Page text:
On top of higher throughput volumes, Valero’s refining margin grew by 10% year-over-year to $10.05 per barrel in 2018. Refining margin means the crack spread Valero received, the difference between its feedstock costs and the price received for its petroleum product production. Strong crack spreads ultimately enabled its refining division’s adjusted operating income per barrel of throughput (the amount of income generated per refined barrel after taking crack spreads and operating expenses into account) to grow by 22% year-over-year to $4.58 per barrel in 2018.

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      Trump shielded Big Oil from government shutdown effects

      Repost from the San Jose Mercury News

      Administration brought back furloughed employees to plan for radically expanding offshore oil and gas drilling

      By MARY CREASMAN, January 27, 2019 at 7:15 am, updated January 28, 2019 at 4:16 am
      Tug boats transport an oil platform, in this photograph taken above Ingleside, Texas, on May 5, 2017. | Eddie Seal/Bloomberg News

      President Trump’s government shutdown held our communities hostage over a racist and environmentally destructive border wall.

      Hundreds of thousands of federal workers were forced to go without paychecks while the bills piled up. (How long could you go without a paycheck?) Our national parks suffered what could be permanent damage. Public health protections and safeguards against pollution were put on hold.

      But one industry continued with business as usual — oil and gas.

      During the shutdown, Acting Interior Secretary and former oil lobbyist David Bernhardt brought back furloughed employees to continue working on plans to radically expand offshore oil and gas drilling.

      Leasing our oceans to polluters is apparently an “essential” function for this administration. As drafted, the plans would open nearly all of our nation’s coasts to oil and gas drilling, including California’s shoreline — where there have been no federal lease sales since 1984.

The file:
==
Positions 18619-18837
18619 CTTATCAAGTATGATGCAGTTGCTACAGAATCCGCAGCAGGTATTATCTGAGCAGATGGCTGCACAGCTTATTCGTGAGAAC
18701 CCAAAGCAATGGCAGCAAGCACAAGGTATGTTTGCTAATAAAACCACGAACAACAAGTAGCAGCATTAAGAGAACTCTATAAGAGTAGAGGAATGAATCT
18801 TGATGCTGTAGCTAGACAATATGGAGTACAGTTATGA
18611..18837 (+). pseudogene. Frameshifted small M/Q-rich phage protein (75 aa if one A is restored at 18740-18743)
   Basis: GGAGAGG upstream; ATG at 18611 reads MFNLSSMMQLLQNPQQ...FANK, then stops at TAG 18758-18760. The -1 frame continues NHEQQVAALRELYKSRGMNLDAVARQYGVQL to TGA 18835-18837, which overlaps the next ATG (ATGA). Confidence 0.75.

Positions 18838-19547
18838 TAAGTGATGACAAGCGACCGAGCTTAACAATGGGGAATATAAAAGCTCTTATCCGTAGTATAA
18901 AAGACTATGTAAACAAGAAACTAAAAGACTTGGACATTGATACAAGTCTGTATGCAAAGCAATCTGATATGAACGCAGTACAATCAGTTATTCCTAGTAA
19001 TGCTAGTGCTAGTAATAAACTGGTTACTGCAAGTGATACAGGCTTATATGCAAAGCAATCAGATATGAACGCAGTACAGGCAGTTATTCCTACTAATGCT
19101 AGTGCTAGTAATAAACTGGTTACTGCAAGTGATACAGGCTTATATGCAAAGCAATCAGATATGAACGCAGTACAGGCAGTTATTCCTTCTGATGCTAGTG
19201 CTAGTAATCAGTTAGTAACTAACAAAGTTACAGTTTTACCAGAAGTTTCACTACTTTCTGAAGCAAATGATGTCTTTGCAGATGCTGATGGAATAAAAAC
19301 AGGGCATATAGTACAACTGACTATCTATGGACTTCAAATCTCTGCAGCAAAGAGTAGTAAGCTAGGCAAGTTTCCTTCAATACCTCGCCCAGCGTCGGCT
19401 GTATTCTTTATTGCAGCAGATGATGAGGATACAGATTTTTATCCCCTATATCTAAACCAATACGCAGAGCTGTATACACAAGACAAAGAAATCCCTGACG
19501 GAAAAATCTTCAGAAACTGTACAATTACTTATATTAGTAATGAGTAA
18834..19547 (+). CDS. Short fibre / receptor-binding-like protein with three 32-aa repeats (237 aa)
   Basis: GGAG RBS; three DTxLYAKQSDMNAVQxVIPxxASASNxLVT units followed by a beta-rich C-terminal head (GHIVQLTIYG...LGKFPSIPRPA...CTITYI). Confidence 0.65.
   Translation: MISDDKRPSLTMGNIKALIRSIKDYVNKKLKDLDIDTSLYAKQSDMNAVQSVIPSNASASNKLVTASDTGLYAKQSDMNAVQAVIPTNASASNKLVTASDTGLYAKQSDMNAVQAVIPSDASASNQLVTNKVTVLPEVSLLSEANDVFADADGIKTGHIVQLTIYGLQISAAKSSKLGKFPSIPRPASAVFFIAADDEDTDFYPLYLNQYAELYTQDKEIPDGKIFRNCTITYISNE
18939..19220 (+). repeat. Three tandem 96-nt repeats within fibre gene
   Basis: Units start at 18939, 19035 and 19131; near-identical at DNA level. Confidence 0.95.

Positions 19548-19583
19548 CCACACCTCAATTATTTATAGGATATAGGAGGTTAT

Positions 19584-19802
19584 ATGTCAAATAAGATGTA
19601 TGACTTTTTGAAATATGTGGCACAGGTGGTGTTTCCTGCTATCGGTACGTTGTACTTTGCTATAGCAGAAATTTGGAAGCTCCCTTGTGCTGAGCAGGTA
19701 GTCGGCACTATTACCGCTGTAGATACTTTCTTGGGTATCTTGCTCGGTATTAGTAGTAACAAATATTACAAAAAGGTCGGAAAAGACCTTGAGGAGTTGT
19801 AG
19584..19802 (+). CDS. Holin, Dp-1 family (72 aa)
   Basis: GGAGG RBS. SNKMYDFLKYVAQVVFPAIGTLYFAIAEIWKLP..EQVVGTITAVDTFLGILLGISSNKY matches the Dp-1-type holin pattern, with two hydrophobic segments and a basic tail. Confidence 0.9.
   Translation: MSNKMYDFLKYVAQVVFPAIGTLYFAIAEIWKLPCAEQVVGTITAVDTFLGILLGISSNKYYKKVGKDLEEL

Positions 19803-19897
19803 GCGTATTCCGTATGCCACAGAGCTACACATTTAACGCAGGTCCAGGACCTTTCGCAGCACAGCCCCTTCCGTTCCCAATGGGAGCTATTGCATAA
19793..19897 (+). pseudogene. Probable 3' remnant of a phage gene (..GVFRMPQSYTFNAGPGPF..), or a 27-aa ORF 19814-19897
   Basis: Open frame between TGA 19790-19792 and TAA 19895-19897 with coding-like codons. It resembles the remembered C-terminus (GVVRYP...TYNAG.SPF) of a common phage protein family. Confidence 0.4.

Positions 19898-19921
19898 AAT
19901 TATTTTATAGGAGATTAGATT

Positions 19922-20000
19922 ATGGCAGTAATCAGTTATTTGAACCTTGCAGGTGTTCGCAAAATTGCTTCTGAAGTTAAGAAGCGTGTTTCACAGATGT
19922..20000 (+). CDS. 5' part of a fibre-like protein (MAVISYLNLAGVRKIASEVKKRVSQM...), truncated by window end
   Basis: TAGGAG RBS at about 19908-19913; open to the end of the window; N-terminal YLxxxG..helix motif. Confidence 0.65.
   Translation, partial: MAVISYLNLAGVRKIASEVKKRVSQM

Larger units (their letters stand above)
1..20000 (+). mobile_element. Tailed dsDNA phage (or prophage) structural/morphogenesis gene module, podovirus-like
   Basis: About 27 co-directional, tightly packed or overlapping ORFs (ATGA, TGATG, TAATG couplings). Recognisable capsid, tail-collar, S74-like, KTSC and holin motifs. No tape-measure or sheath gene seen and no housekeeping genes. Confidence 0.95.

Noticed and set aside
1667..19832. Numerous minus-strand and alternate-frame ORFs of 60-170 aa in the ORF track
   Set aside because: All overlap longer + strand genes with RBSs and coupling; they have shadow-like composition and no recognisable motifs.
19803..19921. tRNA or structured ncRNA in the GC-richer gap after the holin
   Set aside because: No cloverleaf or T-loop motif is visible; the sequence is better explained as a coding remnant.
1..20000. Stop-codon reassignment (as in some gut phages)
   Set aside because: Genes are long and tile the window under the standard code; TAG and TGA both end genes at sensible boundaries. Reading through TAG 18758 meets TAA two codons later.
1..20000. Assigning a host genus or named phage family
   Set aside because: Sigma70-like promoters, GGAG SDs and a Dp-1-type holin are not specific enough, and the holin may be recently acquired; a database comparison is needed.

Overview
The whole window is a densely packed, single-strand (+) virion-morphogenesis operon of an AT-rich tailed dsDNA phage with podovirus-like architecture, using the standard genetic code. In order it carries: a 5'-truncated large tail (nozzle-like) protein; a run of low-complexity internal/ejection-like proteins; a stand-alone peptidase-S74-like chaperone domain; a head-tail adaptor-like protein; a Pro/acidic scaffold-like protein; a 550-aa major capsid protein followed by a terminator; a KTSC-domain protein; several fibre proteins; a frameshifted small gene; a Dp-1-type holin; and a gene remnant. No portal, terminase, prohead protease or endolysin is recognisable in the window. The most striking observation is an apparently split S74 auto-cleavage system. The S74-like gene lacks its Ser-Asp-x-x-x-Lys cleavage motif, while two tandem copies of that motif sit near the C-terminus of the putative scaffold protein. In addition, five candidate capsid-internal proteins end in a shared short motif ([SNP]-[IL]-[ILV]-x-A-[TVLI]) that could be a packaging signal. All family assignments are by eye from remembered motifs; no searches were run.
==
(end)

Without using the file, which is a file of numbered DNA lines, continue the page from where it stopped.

The offshore drilling expansion itself is unacceptable, but the fact that the Trump administration prioritized work on it during the shutdown is a slap in the face to the furloughed federal employees and all Californians who care about our beaches and healthy oceans.

      And the Interior Department’s efforts to advance offshore drilling wasn’t Trump’s only effort to keep the oil and gas industry happy despite the shutdown.

      While thousands of other government employees were furloughed, the Trump administration was quietly moving ahead with its efforts to advance drilling in the Arctic National Wildlife Refuge and the Western Arctic region of Alaska.

      Similarly, even as national parks remained largely unstaffed, the Bureau of Land Management, an agency in the Interior Department, moved forward on 22 new drilling permit applications on public lands in Alaska, North Dakota, New Mexico and Oklahoma.

      This blatant catering to the oil industry is unprecedented. The shutdown was so good for Big Oil that the head of the American Petroleum Institute — the oil industry’s main trade association — admitted they “have not seen any major effects of the shutdown on our industry.”

      That statement contrasts deeply with the harm imposed elsewhere by the shutdown. Here in California, communities suffering from drinking water contamination had to wait for the EPA to reopen for action on toxic chemicals.

      Overflowing trash bins and toilets, permanent vandalism and destruction left lasting damage on our national parks, and these places had to rely on volunteers to fill the gaps while federal workers and contractors were forced off the job. Joshua Tree National Park, for example, saw visitors chopping down iconic Joshua trees, illegal off-roading and graffiti — and the Park Service didn’t have staff to investigate.

      These misplaced priorities should not come as a surprise given the Trump administration’s efforts, from Day 1, to sell our public lands and waters to Big Oil and other corporate polluters. The administration is stacked with industry executives focused on profits over people.

      Our environment and our communities deserved better than the needless damage inflicted by the Trump shutdown. Thankfully, we have representatives in Congress who will fight to protect our coast.

      Reps. Jared Huffman, D-San Rafael, and Salud Carbajal, D-Santa Barbara, have introduced legislation that would preserve California’s coast from the Trump administration’s drilling expansion. And California voters decisively sent a bold and pro-environment freshman class to the House of Representatives to stand up to Trump’s toxic agenda.

      The Trump administration is shameless about its agenda to ruin our environment and poison our families, all to ensure more corporate profits. But California is paying attention, and we won’t let it happen.

      Mary Creasman is CEO of the California League of Conservation Voters.